Three years ago nearly to the day, I was walking through the Camden Market area of London, past a cluster of punk-clothing street vendors, when I spotted a pair of shoes with black cat faces on them. Now, you have to understand that I am a longtime lover of black cats. I'll spare you the names and histories of my black cats, suffice to say I got my first one in 1980 or so, and have had one or more ever since.
So when I saw these shoes, by Anarchic, I really, really wanted a pair. But I hesitated.... The vendors themselves were all done up in punk style and I was a little intimidated, I have to confess. So I ended up going back to the U.S. without the shoes and was kicking myself about being such a chicken!
Then I realized I could MAKE my own kitty shoes. I asked my friend and colleague, Destiny, to sketch the kitty face for me. I then took the face, made several photocopies, and cut out the various face parts to serve as patterns. The only tricky part was remembering to cut out enough pieces for TWO kitty faces....
Here are some visuals, including the pattern, which you can feel free to use to create kitty shoes for your personal use.
I found some black scrap leather and painted part of it with Lumiere's Pearlescent White. Then I Scotch-taped down the individual pieces (cat face and irises on black leather; ear hollows, whites of the eyes and nose on Pearlescent White leather) and cut them out.
The next step was to put a leather needle and medium-weight white thread in my sewing machine and stitch around the edge of the face. (If you don't sew, you could paint that tiny broken line by using a toothpick dipped in Pearlescent White. Or, if you are going to put your kitty face on a shoe that's any color other than black, you could probably skip this whole step!)
Then it was a matter of looking at the original drawing and placing the leather pieces where they belonged. I worked from top to bottom: ears, eyes, then nose. (I'll get to the whiskers in a moment.) When I had each piece where I wanted it, I outlined it with tailor's chalk. This is because the leather glue I wanted to use, Tanner's Bond Leathercraft Cement, requires that you apply the glue to both pieces of leather and let the glue get tacky before you press the pieces together. So by chalking an outline of each piece, I knew where on the blank kitty face to daub the glue. (Use a cotton swab for the daubing.)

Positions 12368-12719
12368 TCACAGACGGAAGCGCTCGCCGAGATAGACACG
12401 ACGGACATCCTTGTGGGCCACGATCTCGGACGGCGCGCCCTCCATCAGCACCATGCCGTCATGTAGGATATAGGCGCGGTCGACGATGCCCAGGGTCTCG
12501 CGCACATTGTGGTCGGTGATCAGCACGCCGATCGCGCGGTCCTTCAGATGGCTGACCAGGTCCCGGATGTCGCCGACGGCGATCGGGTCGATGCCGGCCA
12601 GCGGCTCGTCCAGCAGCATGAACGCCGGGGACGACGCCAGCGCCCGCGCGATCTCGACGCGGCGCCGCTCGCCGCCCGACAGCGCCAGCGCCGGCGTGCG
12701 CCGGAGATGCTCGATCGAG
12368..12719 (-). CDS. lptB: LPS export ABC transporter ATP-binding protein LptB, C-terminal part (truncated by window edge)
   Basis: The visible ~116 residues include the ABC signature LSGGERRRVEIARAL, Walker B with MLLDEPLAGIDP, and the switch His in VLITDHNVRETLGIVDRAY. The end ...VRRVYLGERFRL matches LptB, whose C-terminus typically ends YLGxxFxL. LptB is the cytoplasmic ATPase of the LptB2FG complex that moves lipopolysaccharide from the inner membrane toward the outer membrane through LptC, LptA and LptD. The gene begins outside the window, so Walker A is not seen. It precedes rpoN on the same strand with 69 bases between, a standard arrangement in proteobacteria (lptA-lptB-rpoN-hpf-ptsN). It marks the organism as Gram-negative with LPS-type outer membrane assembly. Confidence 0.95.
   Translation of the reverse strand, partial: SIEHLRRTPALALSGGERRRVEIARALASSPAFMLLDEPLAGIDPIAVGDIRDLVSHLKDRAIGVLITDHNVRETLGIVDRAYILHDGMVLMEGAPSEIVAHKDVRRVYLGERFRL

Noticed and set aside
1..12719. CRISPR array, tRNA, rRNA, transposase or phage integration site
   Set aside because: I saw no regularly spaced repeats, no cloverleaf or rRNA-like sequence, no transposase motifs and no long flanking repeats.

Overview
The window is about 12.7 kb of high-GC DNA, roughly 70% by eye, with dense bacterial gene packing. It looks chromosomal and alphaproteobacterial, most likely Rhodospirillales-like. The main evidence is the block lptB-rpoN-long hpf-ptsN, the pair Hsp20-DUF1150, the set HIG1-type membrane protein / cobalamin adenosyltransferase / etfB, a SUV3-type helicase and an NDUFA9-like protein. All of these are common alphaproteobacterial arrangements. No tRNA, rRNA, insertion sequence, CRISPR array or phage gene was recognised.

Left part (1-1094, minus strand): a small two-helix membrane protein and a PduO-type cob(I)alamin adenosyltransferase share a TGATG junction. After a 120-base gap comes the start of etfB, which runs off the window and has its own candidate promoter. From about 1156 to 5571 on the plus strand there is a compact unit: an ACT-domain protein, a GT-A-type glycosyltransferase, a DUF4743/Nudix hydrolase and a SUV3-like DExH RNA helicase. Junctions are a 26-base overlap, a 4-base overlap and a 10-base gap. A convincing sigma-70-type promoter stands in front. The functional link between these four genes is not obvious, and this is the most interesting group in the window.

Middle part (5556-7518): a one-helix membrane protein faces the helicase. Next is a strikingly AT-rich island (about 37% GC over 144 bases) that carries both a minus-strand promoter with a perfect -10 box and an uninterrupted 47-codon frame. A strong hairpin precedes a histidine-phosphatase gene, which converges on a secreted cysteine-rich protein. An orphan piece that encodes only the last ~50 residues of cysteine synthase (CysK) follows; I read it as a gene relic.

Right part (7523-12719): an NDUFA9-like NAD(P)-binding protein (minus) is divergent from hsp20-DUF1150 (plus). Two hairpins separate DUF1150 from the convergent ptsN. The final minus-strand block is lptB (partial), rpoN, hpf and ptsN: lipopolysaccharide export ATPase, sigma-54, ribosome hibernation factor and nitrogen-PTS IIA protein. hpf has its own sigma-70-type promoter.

Now, the beauty of this particular design is that the kitty faces are supposed to look sort of cartoon-like, so you don't need to try to get everything to line up perfectly. The only tip I have for you is to NOT put the little black irises smack in the center of the whites of the eyes. Unless, of course, you want to have Zombie Kitty shoes.
Now we come to the whiskers. I used a metal ruler and an X-acto knife to cut 12 whiskers, each one 1/8" by 1-1/8". Then I glued them down (I put glue only on the whiskers this time, not on the face and the whiskers). Now we come to a confession. I tried making these kitty shoes last spring and they came out looking great but the whiskers (and some other pieces...) fell off nearly right away! Disaster!
So I did more tests of leather glue, discovered Tanner's Bond, learned how to use it properly, and realized the kitty whiskers provided an awfully small surface for gluing. So I glued them temporarily, then stitched over them with the white thread and leather needle in my machine. I also took a couple of hand-stitches to hold down the irises.
Last step, glue the kitty face to the shoe. I had chosen shoes with a fairly round toe, which made things fairly easy. I started by lining up the sides of the face with the edge of my shoe, found a position I liked and chalk-marked around it. Then I applied glue to the shoe and the back of the kitty face, except for the areas around the toe.
Once the glue dried, I used my fingers to press the bottom curve of the kitty face down around the toe of the shoe and trimmed the edge of the face so it ended right where the sole of the shoe began. This takes a little tugging and pulling and maybe even the willingness to glue tiny folds into place.
Then do the final gluing of that rounded edge. It doesn't need to be perfect because any mistakes will either be hidden because you are gluing black leather onto a black shoe, or you can use black paint to touch up any place your colored shoe shows below the face.
I am very happy with my black kitty shoes (see below), but if your obsession runs to marmalade kitties or tabbies or Russian Blues, you could change the color of the kitty face, or the color of your shoes, or enlarge the image and put it on a purse.... There are lots of possibilities! And I hope you'll email me photos of whatever you do! My address is firstname.lastname@example.org.